In Oaxaca al Gusto, Kennedy takes us on an amazing journey into one of the most outstanding and colorful cuisines in the world. The state of Oaxaca is one of the most diverse in Mexico, with many different cultural and linguistic groups, often living in areas difficult to access. Each group has its own distinctive cuisine, and Diana Kennedy has spent many years traveling the length and breadth of Oaxaca to record in words and photographs "these little-known foods, both wild and cultivated, the way they were prepared, and the part they play in the daily or festive life of the communities I visited." Oaxaca al Gusto is the fruit of these labors—and the culmination of Diana Kennedy's life's work.
Organized by regions, Oaxaca al Gusto presents some three hundred recipes—most from home cooks—for traditional Oaxacan dishes. Kennedy accompanies each recipe with fascinating notes about the ingredients, cooking techniques, and the food's place in family and communal life. Lovely color photographs illustrate the food and its preparation. A special feature of the book is a chapter devoted to the three pillars of the Oaxacan regional cuisines—chocolate, corn, and chiles. Notes to the cook, a glossary, a bibliography, and an index complete the volume.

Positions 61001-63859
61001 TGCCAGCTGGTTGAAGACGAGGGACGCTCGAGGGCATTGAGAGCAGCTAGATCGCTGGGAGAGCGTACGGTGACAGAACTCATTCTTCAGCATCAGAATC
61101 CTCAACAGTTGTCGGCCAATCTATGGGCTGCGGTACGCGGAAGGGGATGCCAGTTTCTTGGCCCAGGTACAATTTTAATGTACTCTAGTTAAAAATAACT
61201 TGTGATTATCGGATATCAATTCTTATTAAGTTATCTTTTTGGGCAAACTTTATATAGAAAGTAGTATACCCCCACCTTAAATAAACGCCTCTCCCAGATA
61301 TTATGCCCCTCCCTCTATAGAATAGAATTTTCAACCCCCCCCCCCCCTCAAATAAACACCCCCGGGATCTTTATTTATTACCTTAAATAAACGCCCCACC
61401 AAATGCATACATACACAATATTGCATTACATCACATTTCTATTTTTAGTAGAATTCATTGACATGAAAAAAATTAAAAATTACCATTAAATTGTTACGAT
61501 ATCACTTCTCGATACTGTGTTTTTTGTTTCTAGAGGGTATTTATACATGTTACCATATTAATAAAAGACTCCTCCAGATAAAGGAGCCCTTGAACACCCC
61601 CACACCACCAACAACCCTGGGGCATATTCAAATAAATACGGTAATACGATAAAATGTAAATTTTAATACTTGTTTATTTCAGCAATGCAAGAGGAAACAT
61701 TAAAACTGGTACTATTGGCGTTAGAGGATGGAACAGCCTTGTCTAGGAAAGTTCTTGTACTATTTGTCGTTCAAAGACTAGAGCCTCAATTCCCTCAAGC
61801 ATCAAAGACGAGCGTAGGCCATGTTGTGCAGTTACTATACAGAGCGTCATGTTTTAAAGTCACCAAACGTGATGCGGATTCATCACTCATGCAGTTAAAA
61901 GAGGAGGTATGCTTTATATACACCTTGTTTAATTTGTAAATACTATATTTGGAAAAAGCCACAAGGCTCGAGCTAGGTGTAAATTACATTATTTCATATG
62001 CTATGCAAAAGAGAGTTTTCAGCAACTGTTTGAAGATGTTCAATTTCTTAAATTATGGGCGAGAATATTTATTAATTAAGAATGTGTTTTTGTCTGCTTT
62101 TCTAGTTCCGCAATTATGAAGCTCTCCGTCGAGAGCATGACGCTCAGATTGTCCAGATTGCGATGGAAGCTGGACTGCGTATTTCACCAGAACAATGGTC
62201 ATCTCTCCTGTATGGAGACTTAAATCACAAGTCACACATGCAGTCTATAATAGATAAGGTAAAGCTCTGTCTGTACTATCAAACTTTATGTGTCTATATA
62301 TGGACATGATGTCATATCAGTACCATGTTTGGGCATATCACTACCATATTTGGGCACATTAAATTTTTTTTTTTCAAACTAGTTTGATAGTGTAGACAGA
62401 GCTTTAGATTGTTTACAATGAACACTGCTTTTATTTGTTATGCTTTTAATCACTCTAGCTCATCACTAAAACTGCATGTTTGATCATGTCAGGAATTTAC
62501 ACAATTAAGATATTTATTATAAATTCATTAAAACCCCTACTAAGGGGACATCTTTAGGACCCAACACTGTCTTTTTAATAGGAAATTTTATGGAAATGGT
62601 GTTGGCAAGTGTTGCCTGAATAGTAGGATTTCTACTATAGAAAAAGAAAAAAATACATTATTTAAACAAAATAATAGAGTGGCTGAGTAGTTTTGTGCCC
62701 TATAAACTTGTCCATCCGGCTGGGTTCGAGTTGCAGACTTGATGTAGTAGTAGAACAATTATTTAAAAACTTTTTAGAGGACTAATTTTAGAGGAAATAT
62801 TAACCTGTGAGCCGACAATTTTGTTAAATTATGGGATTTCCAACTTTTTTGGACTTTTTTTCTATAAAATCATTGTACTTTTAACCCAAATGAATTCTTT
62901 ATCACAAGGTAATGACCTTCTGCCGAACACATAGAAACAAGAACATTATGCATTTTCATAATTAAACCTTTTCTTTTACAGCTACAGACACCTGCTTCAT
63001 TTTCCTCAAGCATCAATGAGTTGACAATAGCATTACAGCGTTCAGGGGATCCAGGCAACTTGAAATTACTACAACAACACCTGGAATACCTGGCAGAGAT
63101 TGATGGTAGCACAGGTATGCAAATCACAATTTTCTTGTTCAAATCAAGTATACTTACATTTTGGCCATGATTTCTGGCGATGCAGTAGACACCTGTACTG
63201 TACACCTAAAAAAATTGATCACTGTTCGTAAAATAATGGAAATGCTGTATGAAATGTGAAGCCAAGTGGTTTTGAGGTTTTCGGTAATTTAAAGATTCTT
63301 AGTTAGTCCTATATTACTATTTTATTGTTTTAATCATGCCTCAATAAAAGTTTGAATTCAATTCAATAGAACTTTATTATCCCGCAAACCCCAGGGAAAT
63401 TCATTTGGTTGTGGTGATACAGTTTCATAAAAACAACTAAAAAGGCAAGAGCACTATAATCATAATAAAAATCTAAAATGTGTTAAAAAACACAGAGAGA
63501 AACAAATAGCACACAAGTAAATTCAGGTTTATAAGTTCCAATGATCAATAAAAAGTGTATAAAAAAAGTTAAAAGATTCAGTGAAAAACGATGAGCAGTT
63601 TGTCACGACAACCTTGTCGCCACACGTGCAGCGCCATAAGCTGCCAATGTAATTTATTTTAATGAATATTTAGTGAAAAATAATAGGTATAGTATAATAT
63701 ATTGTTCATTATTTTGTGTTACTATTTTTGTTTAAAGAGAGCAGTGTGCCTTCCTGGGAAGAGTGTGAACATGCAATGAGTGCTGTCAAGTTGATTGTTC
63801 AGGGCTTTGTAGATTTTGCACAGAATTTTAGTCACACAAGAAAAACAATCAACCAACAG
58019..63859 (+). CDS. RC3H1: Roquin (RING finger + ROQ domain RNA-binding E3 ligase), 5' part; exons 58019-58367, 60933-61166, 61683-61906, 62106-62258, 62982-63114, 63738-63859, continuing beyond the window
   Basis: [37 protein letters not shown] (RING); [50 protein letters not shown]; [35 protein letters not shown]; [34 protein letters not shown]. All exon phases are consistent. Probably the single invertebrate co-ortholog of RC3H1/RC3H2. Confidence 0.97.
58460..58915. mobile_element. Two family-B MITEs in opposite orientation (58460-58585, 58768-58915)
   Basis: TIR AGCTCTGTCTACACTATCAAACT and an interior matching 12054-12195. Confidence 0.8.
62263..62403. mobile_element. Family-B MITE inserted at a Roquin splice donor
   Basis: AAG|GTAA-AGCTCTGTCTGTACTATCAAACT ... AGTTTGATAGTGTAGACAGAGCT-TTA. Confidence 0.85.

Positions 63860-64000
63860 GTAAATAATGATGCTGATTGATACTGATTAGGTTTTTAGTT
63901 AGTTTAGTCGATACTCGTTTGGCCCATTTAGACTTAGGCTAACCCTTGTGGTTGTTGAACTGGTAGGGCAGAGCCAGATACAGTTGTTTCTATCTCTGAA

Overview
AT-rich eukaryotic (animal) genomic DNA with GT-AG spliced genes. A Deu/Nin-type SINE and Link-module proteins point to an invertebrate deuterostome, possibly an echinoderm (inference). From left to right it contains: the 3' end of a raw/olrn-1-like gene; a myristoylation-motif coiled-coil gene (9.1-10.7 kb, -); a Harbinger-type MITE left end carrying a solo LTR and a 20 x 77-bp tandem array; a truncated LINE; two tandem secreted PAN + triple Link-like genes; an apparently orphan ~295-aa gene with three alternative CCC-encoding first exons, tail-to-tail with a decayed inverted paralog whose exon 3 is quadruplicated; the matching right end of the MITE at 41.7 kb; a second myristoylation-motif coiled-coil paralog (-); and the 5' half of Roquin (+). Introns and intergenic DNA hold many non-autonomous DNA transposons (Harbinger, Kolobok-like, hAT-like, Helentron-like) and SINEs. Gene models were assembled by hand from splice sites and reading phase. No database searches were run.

An irreplaceable record of the infinite world of Oaxacan gastronomy, Oaxaca al Gusto belongs on the shelf of everyone who treasures the world's traditional regional cuisines.
Migration is typically seen as a transnational phenomenon, but it happens within borders, too. Oaxaca in Motion documents a revealing irony in the latter sort: internal migration often is global in character, motivated by foreign affairs and international economic integration, and it is no less transformative than its cross-border analogue.
Iván Sandoval-Cervantes spent nearly two years observing and interviewing migrants from the rural Oaxacan town of Santa Ana Zegache. Many women from the area travel to Mexico City to work as domestics, and men are encouraged to join the Mexican military to fight the US-instigated “war on drugs” or else leave their fields to labor in industries serving global supply chains. Placing these moves in their historical and cultural context, Sandoval-Cervantes discovers that migrants’ experiences dramatically alter their conceptions of gender, upsetting their traditional notions of masculinity and femininity. And some migrants bring their revised views with them when they return home, influencing their families and community of origin. Comparing Oaxacans moving within Mexico to those living along the US West Coast, Sandoval-Cervantes clearly demonstrates the multiplicity of answers to the question, “Who is a migrant?”